Fushimi Inari shrine is known as a shrine of thousand gates located in Kyoto. TripAdvisor ranks Fushimi Inari as number one tourists attractions in Kyoto.
I first saw the Fushimi Inari shrine in Memoir of Geisha, a movie that was made based on the American best selling novel by Arthur Golden. The Memoir of Geisha is about a life of a retired geisha named “Sayuri” (played by Zhang Ziyi), her survival in life and love story with “the Chairman” (played by Ken Watanabe). The Fushimi Inari shrine appeared in the scene while Sayuri and Chairman strolled along the gates of the shrine. The Fushimi Inari shrine stayed in my mind ever since I watched that movie. At that time, I had never thought that I would be staying in Japan. Today, I am in Kyoto and will visit the shrine.
We went to Fushimi Inari before 9 am taking Keihan line, getting off at the Fushimi Inari station. The station looked quiet, which made us happy, we thought if the station was quiet the famous spot would be quiet too. How naive we were.
9 am was not early to beat the crowd. The shrine was already crowded when we arrived there. Tourists (such as ourselves) were interested in taking pictures of the gates that span along the hill, while many Japanese were more interested in praying.
The Fushimi Inari is the largest shrine and also serves as the principal of all shrines in Kyoto. Praying in this shrine is believed to bring good fortune for business. That explained groups of men in suit praying in the shrine when we were there.
The praying spot is located at the main shrine, behind behind the giant tori gate.
There are fox statues on both sides of the stairs. These fox statues resembling guardian dog or “kaimanu”. The foxes embody messages from the Inari god.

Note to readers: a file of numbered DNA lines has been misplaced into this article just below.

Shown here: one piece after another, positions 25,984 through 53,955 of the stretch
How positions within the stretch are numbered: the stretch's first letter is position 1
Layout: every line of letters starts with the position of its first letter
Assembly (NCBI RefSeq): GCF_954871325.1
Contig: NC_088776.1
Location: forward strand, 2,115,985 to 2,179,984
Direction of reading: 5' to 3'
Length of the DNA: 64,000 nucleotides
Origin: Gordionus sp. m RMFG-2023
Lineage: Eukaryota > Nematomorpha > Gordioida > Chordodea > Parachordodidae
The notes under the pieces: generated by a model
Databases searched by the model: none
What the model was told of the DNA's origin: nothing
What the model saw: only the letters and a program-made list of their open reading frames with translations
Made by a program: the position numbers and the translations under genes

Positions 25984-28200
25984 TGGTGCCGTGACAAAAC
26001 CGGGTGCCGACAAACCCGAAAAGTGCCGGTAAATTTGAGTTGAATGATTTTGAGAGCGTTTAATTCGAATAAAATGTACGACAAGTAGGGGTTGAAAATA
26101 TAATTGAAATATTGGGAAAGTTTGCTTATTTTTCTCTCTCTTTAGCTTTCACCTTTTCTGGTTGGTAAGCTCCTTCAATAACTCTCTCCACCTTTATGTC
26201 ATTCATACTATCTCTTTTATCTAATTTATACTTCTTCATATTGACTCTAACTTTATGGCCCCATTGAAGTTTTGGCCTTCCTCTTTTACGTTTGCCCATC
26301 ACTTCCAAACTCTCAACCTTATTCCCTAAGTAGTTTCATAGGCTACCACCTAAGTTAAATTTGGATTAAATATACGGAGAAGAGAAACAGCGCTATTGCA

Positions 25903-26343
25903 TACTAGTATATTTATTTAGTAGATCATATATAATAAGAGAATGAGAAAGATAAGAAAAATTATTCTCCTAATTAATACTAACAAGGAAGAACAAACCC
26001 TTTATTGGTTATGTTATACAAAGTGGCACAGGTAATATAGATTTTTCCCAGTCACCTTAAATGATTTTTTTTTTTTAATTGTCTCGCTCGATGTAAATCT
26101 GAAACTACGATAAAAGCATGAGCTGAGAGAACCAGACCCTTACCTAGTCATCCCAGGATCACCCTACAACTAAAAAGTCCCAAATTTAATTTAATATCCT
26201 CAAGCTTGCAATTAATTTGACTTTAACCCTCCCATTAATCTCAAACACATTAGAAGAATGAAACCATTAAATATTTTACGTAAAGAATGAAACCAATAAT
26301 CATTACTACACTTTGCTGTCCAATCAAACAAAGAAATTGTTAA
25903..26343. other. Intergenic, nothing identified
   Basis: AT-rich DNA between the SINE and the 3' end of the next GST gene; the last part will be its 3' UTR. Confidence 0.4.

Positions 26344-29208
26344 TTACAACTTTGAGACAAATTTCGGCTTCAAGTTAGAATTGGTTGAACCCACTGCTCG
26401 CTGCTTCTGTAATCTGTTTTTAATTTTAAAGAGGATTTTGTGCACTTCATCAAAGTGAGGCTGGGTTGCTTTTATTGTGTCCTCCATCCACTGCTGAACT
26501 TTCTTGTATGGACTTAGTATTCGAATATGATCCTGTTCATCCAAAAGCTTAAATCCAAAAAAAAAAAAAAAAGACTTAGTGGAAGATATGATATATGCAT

After the main shrine, we took 5 minutes walk to the thousand gates.
The gates lining up the hill resembling wonderful picturesque of the shrine. The gate is one of the main reasons for visiting the shrine. Other reasons are hiking and pictures taking (who wouldn’t like taking pictures of vibrant colour of thousand gates). It’s no entrance ticket, free of charge.
The shrine was crowded but people did not gather at only one spot. They walked around the area as soon as finishing taking pictures. So, there was a plenty of chance to take pictures as long as we were willing to wait.
Thanks for reading.
- Getting there: From Kyoto station take JR Nara line stops at Inari station or take Keihan line from Gion-Shijo stops at Fushimi Inari station or take Kyoto City bus from Kyoto station stops at Fushimi Inari Taisha station and take 7-10 minutes walk on foot
- The shrine opens early morning until late. No entrance fee.
- Wear comfortable shoes
- Like many other old shrines and temples in Japan, many part of the Fushimi Inari shrine are inaccessible for people with wheelchairs and baby strollers.